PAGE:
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Fix or workaround for BMS issue

2651 Views 23 Replies 6 Participants Last post by  Duncan
I have been working on installing an aftermarket kit on a Prius to makes it into a plug gable hybrid. I have as input a 16s LiFEPO4 battery.

I have a problem however with the BMS that come with the kit. Cells #12/16 and cell #13/16 both read incorrect voltage (cell 13 reads .2V too high compared to the multi meter reading and cell 12 reads .2V too low). I am worried that the BMS will then "burn" these 2 cells by overcharging cell 12 and over-discharge cell 13.

I was wondering if there is any way I could re-adjust the BMS reading so it properly detect the correct voltage. Otherwise, would it be possible to maybe insert a low resistance on one or many balancing cable to compensate for this reading ?

I could also just buy a cheap BMS circuit without monitor but then I have no idea how I could trust such circuit without feedback.

The kit in question is an Enginer kit (bought a used one)
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re: batt-bridge, I went with individual (cheap) voltmeters because the batt-bridge needs a few volts imbalance before it triggers, and knowing the voltage of each pack half to 0.1 volts or so is more useful info.

re: diode drop, it works, only caveat I can think of is if your charger has a "trickle charge" or otherwise tries to top-off the pack repeatedly. If left plugged in it may overcharge since at very low currents there is almost no voltage drop in the diode.

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The battery bridge will tell you something is wrong, but likely too late to save the low cell from being damaged unless you're willing to pull over and stop driving the instant it goes off.

The cheap individual voltmeters are fine on groups of cells, say 4 cells per group. I have six for my 32 cells- three groups of five cells compared to one another and two groups of six compared to one another. But I also have a cell by cell BMS which gives an alarm. The cheap voltmeters are just for finding problems quickly (isolating them to a particular group of cells) and for monitoring imbalance if it develops.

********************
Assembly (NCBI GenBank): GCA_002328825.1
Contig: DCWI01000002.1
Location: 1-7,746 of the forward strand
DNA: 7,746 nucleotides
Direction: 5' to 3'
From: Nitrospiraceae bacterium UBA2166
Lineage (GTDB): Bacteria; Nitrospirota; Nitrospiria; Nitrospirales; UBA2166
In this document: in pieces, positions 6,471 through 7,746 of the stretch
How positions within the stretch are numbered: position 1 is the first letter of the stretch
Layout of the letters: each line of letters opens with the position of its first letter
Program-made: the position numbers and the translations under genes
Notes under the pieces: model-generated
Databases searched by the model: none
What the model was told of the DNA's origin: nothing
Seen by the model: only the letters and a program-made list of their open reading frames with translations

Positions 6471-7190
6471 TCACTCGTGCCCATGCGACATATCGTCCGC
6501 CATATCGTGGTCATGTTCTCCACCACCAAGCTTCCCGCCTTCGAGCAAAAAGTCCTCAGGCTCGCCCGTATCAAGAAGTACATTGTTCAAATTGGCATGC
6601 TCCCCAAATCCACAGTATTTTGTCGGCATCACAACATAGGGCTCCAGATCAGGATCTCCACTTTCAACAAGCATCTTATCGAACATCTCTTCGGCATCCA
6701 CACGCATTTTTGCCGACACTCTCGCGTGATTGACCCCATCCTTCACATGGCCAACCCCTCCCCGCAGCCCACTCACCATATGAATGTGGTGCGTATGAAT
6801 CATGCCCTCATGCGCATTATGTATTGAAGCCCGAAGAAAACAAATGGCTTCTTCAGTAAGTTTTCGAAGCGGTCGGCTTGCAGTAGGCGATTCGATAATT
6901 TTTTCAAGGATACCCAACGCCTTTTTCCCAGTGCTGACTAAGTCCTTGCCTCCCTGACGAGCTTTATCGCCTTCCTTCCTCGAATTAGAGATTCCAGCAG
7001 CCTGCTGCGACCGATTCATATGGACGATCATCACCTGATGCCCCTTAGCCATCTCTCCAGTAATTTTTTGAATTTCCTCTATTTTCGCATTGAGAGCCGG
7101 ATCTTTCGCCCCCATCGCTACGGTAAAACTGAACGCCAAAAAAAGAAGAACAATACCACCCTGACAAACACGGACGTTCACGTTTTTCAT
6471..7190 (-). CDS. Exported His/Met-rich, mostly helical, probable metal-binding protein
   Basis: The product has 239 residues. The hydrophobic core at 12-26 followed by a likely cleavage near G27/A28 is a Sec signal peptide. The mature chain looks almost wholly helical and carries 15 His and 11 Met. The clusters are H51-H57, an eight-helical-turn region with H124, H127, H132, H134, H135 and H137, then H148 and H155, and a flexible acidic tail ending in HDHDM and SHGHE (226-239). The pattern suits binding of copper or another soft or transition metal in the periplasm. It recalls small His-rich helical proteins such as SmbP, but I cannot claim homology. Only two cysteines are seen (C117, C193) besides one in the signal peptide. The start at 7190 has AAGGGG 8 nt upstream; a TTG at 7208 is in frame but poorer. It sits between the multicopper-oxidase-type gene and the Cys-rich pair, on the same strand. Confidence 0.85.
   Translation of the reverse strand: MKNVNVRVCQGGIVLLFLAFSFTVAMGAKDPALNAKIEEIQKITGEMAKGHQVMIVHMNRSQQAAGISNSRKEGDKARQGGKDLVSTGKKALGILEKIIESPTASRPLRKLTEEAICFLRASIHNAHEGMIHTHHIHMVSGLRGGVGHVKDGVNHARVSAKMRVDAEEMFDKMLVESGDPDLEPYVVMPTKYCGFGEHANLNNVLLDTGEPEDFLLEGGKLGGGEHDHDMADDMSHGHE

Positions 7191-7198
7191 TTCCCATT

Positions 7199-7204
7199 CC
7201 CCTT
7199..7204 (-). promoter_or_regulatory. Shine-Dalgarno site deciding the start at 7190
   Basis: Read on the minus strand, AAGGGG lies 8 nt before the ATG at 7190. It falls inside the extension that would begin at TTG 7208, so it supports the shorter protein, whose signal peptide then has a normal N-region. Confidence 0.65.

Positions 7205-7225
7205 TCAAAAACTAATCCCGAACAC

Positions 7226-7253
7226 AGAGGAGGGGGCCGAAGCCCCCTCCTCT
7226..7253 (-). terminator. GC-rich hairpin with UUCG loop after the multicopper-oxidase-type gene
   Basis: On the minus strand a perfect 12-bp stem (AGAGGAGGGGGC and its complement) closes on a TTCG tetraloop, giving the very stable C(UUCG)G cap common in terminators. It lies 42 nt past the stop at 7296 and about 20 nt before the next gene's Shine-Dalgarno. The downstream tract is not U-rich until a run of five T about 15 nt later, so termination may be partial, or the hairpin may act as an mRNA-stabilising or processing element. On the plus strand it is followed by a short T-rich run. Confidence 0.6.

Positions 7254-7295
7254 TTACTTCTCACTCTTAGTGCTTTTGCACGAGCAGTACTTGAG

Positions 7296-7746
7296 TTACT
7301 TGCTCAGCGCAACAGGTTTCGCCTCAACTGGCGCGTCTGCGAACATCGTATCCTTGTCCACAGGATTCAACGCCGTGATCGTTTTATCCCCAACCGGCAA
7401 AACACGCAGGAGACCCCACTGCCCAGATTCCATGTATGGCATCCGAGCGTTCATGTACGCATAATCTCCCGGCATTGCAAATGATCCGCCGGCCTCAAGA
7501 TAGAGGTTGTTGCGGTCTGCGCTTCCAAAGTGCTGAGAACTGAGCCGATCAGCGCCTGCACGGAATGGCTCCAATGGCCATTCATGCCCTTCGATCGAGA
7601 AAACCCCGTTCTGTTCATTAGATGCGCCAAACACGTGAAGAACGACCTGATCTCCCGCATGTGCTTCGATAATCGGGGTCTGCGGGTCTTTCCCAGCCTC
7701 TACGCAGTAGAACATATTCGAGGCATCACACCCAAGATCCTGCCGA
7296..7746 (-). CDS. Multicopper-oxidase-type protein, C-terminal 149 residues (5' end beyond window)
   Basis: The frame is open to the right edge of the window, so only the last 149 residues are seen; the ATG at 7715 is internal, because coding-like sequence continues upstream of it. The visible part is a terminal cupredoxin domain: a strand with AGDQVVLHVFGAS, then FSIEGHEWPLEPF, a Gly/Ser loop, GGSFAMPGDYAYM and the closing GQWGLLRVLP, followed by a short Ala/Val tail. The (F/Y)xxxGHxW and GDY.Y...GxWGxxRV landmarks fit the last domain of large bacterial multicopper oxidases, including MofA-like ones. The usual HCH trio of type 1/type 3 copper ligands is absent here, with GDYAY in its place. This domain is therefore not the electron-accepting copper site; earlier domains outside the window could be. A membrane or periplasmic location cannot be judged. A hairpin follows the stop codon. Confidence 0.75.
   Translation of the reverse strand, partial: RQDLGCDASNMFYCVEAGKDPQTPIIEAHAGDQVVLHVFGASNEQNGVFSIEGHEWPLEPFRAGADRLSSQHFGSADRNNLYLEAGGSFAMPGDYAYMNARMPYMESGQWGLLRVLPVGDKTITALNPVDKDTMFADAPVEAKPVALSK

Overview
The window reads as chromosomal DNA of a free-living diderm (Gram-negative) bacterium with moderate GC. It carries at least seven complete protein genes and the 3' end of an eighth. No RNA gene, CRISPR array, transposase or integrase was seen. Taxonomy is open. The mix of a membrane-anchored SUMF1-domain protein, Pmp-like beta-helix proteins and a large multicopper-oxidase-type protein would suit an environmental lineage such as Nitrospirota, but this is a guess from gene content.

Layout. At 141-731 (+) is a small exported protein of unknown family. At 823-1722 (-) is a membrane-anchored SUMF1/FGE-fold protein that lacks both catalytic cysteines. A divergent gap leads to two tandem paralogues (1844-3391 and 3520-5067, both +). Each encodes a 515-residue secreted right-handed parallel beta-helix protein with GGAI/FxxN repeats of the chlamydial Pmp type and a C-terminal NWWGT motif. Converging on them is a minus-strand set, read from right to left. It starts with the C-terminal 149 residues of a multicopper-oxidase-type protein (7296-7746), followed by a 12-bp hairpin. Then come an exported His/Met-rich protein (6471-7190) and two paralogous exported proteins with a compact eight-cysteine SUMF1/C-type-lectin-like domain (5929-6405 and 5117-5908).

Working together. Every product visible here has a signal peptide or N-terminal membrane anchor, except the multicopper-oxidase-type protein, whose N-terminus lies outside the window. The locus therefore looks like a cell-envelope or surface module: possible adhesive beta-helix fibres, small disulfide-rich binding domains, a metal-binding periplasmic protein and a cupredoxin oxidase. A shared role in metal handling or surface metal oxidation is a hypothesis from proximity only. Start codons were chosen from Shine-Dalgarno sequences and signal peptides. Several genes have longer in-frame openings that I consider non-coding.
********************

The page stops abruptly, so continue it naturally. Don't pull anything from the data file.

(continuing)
The burnt out thing you bought was poorly made. But its function, if I understood the little reading I did about the kit you bought, included a means to cut back the controller when any one cell went into low voltage cutoff range, i.e. automating the process of protecting your pack.

Personally I think the BMS is most needed during CHARGING, to take care of any cell which, as one of mine did, loses capacity for some unknown reason through its life. Overcharging a cell like that is dangerous and can lead to a fire. Personally I think a BMS on charging is a minimally necessary piece of safety gear and I wouldn't operate a Li-ion battery pack of any substantial size and power without one.
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So I did managed to find a replacement part for the burnt piece. It was a shoktty diode code 12cwq03fn.

The replacement costed only 2$ (but costed a few more for missing soldering tools and flux etc...) so I gave it a try.

I am kinda happy to have been able to replace it:

But... all these hours of work for nothing :(

There is still something wrong. All my cells sits around 3.5V now (i manually top balanced them one by one) but bms read cell 13 at 3.94V and cell 12 at 3.14V. That is a pretty huge voltage difference, I cannot use that BMS.

Back to square one :(. I have ordered some celllog 8s and an arduino . I might try that once i receive it.

The bat bridge will not be enough for unattended charging .

I was so much hoping just replacing the diode would have been enough, oh well.


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Hi Ben
The Batt Bridge is for driving - it will tell you if a cell has failed

As far as I can see what happens is a cell fails - and then when it is charged you get the problems

You charge at much lower currents than you drive - so I don't think cells fail when charging

BUT if a cell has failed and you then charge........
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